The practical struggle to implement the programme of the Young Communist League produced a large number of excellent young revolutionaries who adorned a record of the history of the national liberation struggle. The young man nicknamed “13 bullets”5, “Steel Spade” (Kim Pong Uk), Pak Kil Song, Hwang Jong Hae, Kim Thaek Man, Kim Chung Jin, Ju Chun Il, Ri Sin Sun, Kim Pom Su,.Ri Tong Hwa, Ri Sun Hui, Pak Ho Jun\and other innumerable anti-Japanese heroes\and heroines were trained\and educated through life in YCL\organizations. Among these renowned heroes\and heroines were guerrilla commanders, underground workers\and educationists.

The meeting of the Young Communist League held in the secret hall at Yaoyinggou also discussed the matter of extending\and intensifying activities in the enemy area, along with other items on the agenda.


There were few hard-core politically\and practically qualified YCL leaders in the enemy area. Because of the erroneous policy of the Leftist elements, holding leading positions in Party\and YCL\organizations at different levels, the YCL’s activities in the enemy-ruled area were neglected. Taking the state of affairs into full consideration, the YCL meeting raised the militant slogan, “Let Us Build a Battery in the Enemy’s Heart!” This was similar to the slogan, “Let Us Build a Revolutionary Battery among the Enemy Soldiers!” The slogan, “Let Us Build a Battery in the Enemy’s Heart!” meant strengthening our\organizations in the very heart of the enemy.

According to the decision of the meeting, a large number of YCL cadres undertook the difficult task of working in the enemy area\and began to infiltrate into a vast area, including east Manchuria\and Korea. Pak Kil Song, who was at the head of the children’s department of the East Manchuria Special District Committee, was sent to Luozigou. Along with competent YCL activists, he enlarged\organizations\and trained young people through practical struggle. The line of his operatives stretched deep into the Luozigou Distillery, one of the largest of its kind in Jiandao, employing a great number of seasonal child labourers.

Choe Kwang, the head of the Luozigou children’s department, also went to work in the distillery by instruction of the YCL\organization.

The distillery owned by a Yu annually employed only child labour between February\and May,\and between September\and October, because child labour was cheap\and children worked longer hours. The owner paid a child 30 fen a day, less than half the pay for an adult labourer. Worse still, he paid them not in cash, but in liquor. Thirty fen could only buy a bottle of liquor.\and to earn a bottle of this liquor the children had to toil rom early morning till late at night. After work they had to peddle the streets all night to sell the liquor they had received as their wages.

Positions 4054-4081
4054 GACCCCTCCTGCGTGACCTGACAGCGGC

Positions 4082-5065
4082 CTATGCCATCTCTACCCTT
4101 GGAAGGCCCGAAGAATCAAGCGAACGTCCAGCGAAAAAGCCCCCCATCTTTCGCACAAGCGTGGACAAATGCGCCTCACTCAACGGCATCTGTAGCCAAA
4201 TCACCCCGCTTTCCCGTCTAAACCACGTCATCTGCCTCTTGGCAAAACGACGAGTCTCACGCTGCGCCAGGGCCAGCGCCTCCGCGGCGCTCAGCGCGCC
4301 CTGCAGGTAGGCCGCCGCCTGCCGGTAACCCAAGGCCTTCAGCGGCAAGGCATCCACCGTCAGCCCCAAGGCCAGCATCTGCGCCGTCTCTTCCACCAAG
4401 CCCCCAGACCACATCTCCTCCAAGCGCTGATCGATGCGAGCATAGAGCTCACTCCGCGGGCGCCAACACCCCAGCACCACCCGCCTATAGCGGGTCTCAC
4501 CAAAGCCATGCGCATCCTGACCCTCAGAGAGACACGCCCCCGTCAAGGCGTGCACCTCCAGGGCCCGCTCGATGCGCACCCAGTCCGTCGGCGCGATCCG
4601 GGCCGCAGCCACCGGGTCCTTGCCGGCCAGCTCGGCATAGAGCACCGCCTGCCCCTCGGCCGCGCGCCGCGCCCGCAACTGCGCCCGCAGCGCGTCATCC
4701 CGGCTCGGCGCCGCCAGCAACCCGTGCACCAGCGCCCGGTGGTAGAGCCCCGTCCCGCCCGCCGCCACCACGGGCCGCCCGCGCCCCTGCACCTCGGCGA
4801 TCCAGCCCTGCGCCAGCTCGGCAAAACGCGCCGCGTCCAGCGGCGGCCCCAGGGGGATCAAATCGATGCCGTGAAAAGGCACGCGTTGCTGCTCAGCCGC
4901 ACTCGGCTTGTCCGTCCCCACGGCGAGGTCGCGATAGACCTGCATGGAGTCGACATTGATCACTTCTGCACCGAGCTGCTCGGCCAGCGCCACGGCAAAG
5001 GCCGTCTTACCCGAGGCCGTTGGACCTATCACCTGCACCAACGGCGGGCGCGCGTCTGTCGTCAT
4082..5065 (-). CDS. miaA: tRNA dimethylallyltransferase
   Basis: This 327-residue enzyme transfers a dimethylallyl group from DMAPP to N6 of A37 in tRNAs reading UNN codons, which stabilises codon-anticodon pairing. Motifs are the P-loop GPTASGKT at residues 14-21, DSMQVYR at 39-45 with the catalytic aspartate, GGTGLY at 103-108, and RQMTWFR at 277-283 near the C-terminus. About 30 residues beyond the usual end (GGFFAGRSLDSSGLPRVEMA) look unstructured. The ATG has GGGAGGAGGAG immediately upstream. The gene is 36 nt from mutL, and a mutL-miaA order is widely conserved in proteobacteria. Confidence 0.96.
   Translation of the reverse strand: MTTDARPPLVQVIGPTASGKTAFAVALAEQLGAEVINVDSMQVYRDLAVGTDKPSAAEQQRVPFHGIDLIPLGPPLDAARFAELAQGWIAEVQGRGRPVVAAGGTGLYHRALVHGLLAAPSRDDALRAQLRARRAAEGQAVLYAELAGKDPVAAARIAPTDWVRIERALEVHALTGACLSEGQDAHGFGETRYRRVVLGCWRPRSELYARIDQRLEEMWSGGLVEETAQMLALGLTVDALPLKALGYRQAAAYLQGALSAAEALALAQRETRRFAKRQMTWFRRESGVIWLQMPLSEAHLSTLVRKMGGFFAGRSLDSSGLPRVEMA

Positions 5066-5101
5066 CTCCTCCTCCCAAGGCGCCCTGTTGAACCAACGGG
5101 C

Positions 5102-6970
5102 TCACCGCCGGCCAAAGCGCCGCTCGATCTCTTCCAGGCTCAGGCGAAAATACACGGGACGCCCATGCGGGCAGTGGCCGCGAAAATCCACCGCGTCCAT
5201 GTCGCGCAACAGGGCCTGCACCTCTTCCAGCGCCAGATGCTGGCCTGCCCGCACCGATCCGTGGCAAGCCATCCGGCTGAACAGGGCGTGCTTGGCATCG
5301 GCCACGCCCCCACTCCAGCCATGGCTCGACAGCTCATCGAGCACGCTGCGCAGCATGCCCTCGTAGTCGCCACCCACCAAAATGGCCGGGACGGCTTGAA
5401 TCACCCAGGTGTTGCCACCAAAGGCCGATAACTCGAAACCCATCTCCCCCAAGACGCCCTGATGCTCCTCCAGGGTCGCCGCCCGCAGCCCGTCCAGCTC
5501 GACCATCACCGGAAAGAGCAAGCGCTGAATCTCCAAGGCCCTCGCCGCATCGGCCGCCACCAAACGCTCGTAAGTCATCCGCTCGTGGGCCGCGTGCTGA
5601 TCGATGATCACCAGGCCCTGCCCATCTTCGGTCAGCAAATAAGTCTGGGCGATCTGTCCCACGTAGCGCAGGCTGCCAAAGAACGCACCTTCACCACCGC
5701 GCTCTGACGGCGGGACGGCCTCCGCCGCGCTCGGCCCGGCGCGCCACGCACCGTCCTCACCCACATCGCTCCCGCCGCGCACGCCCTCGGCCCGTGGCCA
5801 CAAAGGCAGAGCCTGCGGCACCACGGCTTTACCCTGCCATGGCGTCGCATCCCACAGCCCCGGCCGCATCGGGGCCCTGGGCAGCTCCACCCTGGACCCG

Under the guidance of the YCL\organization, Choe Kwang stirred up the child labourers to the struggle for higher wages. Mustering a dozen colleagues whom he had admitted into the Children’s Corps\organization after being employed in the distillery, he agitated them to go on strike. Posting guards at each entrance of the barrack-type dining-hall, he himself made speeches. He found it hard to rouse the children, who were not accustomed to\organized life, to strike. He patiently persuaded them, repeating, “A bottle of liquor isn’t adequate to provide you with enough to live. Let’s unite\and get paid as much as we have worked. If we join our efforts we can bring the owner of the distillery to his knees!”

In response to his call, the children refused to go to work for three days. Even the children who were going to work, afraid of losing their jobs, were persuaded to resolutely join the ranks of the strikers. Through two strikes, they defeated their employer\and raised their daily wages rom 30 fen to 40 fen.

Pak Ho Jun, a member of the Luozigou YCL committee, was very successful in his work in the enemy area, thanks to his great\organizational ability\and skilful work among the masses. He was the man behind the scenes who guided the work of rallying the child labourers of the distillery behind the anti-Japanese\organization\and led the strike to victory. But he was arrested in the course of his work.

The enemy rejoiced immensely over his arrest, just as if they had found all the secret\organizations in the Luozigou area. But they were mistaken. They did not succeed in bringing Pak Ho Jun to his knees.


In an attempt to placate him although half dead, the enemy said, “You’re still young\and have the world before you. You’re too young to die. Have you no pity for your mother living alone with all her hopes pinned on you? If you tell us about the YCL\organization\and the names of its cadres, you’ll receive a big premium\and live in luxury. How about abandoning your fantastic dream about an impossible revolution,\and finding the way to survival?”

With a bitter grin, Pak Ho Jun replied:

“I’ll tell you about the YCL\organization\and the names of its cadres. Write them down. The name of the cadre who directs me is ‘Communist’\and his surname is ‘Party’.”

Seeing the surprise on the enemy’s face writing down the name “Communist Party”, Pak Ho Jun rose, leaning his hand against the wall,\and mocked at the enemy, “What’s the use of jotting down the name of the great cadre who has trained me into your notebook? Now the Communist Party will take revenge on the enemy for me.”